A bar chart, often known as a bar graph, is a type of chart that displays organized data using rectangular bars with lengths proportionate to the values they represent. The bars can be plotted horizontally or vertically. A vertical bar chart is also known as a column bar chart. Users will separate icons for horizontal and vertical charts in Vitara Charts and will need to switch as needed.
Metrics - 1 or more metrics Attributes - 1 or more attributes Use as Filter Option - Available
In terms of business, specific parts of the chart should be highlighted to attract the attention of decision makers. For example, highlight the stores with total sales greater than a certain amount, or the top ten products with high sales over the previous winter. Thresholds are extremely valuable items in these scenarios.
Thresholds will use conditional formatting to highlight specific data points in a chart based on predefined criteria.The qualifications are attribute or metric qualifications. If the expression of a qualification evaluates to TRUE, the report indicates the threshold. Markers can also be included in thresholds.
Note: From 4.6 version we can apply thresholds using attributes. The source drop down box in the threshold editor window will list all the attributes and metrics in the chart. we can select an attribute as source and define a threshold condition. The target of the threshold depends on the series of the chart. This means, if the chart series is created using metrics then target drop down box will display the metrics. If we enabled ‘color by’ mode, by adding an attribute to the ‘color by’ drop zone in the dossier’s editor panel, the chart series will be created using attributes. In this case the threshold target drop down box will show all the elements of attribute used in the color by drop zone. In this case we can set threshold target using attribute.
In the threshold, the editor window apply source, target, threshold condition and the other related information to set a threshold on the chart.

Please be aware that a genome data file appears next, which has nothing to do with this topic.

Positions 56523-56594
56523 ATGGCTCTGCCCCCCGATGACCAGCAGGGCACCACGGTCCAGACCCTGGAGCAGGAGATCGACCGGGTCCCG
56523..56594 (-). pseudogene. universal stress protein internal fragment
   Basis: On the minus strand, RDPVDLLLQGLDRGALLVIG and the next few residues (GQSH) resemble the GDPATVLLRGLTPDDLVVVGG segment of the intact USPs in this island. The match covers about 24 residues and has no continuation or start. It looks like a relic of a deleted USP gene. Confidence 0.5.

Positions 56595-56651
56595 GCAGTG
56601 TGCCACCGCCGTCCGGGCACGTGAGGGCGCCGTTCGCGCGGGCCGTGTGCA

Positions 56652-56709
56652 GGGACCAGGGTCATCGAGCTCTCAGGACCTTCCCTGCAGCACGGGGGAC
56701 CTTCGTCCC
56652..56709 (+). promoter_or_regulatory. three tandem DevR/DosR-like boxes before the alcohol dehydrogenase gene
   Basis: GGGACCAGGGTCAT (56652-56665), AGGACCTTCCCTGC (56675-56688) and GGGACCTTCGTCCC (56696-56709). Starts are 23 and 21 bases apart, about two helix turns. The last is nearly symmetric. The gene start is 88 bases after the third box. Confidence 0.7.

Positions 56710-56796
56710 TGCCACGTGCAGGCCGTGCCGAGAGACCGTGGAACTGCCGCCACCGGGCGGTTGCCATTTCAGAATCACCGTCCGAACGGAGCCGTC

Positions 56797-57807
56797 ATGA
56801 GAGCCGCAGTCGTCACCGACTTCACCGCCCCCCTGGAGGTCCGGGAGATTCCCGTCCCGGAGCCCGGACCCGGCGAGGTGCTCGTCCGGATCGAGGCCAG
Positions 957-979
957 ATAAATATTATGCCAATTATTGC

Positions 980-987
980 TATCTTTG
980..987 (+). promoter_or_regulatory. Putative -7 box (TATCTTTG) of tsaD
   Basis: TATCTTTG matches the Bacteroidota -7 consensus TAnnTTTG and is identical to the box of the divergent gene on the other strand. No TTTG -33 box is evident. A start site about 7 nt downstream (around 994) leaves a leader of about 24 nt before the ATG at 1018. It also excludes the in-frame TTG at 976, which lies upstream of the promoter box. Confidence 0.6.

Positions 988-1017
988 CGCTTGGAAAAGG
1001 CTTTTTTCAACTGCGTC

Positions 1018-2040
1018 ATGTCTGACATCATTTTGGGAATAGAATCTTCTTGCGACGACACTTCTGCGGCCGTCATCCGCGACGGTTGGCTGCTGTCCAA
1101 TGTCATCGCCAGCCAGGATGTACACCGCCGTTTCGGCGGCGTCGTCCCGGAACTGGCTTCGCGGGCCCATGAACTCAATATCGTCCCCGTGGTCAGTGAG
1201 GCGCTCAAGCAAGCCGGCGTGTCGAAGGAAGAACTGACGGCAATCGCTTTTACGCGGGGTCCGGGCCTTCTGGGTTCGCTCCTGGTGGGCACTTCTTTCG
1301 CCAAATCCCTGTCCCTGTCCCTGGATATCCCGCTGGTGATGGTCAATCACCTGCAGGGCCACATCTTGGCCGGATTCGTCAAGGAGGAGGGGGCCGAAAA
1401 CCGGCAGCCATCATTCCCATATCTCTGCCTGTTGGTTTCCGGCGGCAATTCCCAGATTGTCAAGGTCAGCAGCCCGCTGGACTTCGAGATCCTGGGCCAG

Apply all the inputs and click on ‘Apply’ button.
From version 4.9.0, we can use pattern fill in thresholds, certain part of the chart can be filled with a pattern.
You can do both Category and Value formattings, by using Title, Label, Axis line and other options in the property editor.
Example of text formatting and color formatting for labels, title and axis line in the column chart.
From 4.1 version, a new property is introduced in bar and column charts to show the data labels outside the bar/column. The option to enable this feature is added in data labels tab with ‘Show Label Outside Bar/Column’ checkbox. See the screenshot below:
By default, this option will be enabled for the charts created from 4.1. Below screenshot shows how the data labels look before and after enabling ‘Show Label Outside Bar/Column’ option
The feature ‘Show Label Outside Bar/Column’ is tied to horizontal data label positions. If the data label is set to appear outside the bar/column, the horizontal data label positions right, left, and centre have no effect on the chart.
In VitaraCharts 4.7, a new property called ‘Force Outlier Labels Outside’ is added to all charts with bars as series. The data labels will be forced to appear outside the bar if this property is set, even if the bar has the maximum value in the chart.
See the before and after screenshots for the bar chart.
We can turn the bar/column chart into the combinational chart by changing the ‘series type’ in the ‘series’ tab.
From version 4.9.0, this charts have the Pattern fill option (Grid/Square/Double Square/Slash) in the Series tab, which allows us to display data in a more presentable manner.
From Version 5.1.1, we have added a new feature that allows us to add markers to bar and column charts using image addresses (links). This functionality can be enabled under the series tab with name ‘Set DataMarker (link),’ where we must enter the URL and press the Apply button.
From 4.6 version, the markers in bar/column charts provide a visual means to highlight specific data points, such as outliers, goals, or key milestones. They enhance data interpretation and focus, making important information easily noticeable amidst the bars, aiding in decision-making and emphasizing critical aspects of the data.
Open the property editor by clicking on the ‘Edit’ button and select the Series tab you can see the Enable marker, Marker type and Marker size options to Enable marker properties. Below are the screenshots with the marker options.
In the below example, the bar changed to line in series property and ‘Thumbs-up’ marker is applied for the ‘2015 Q2’ attribute element. Below is the screenshot with the marker applied in the chart.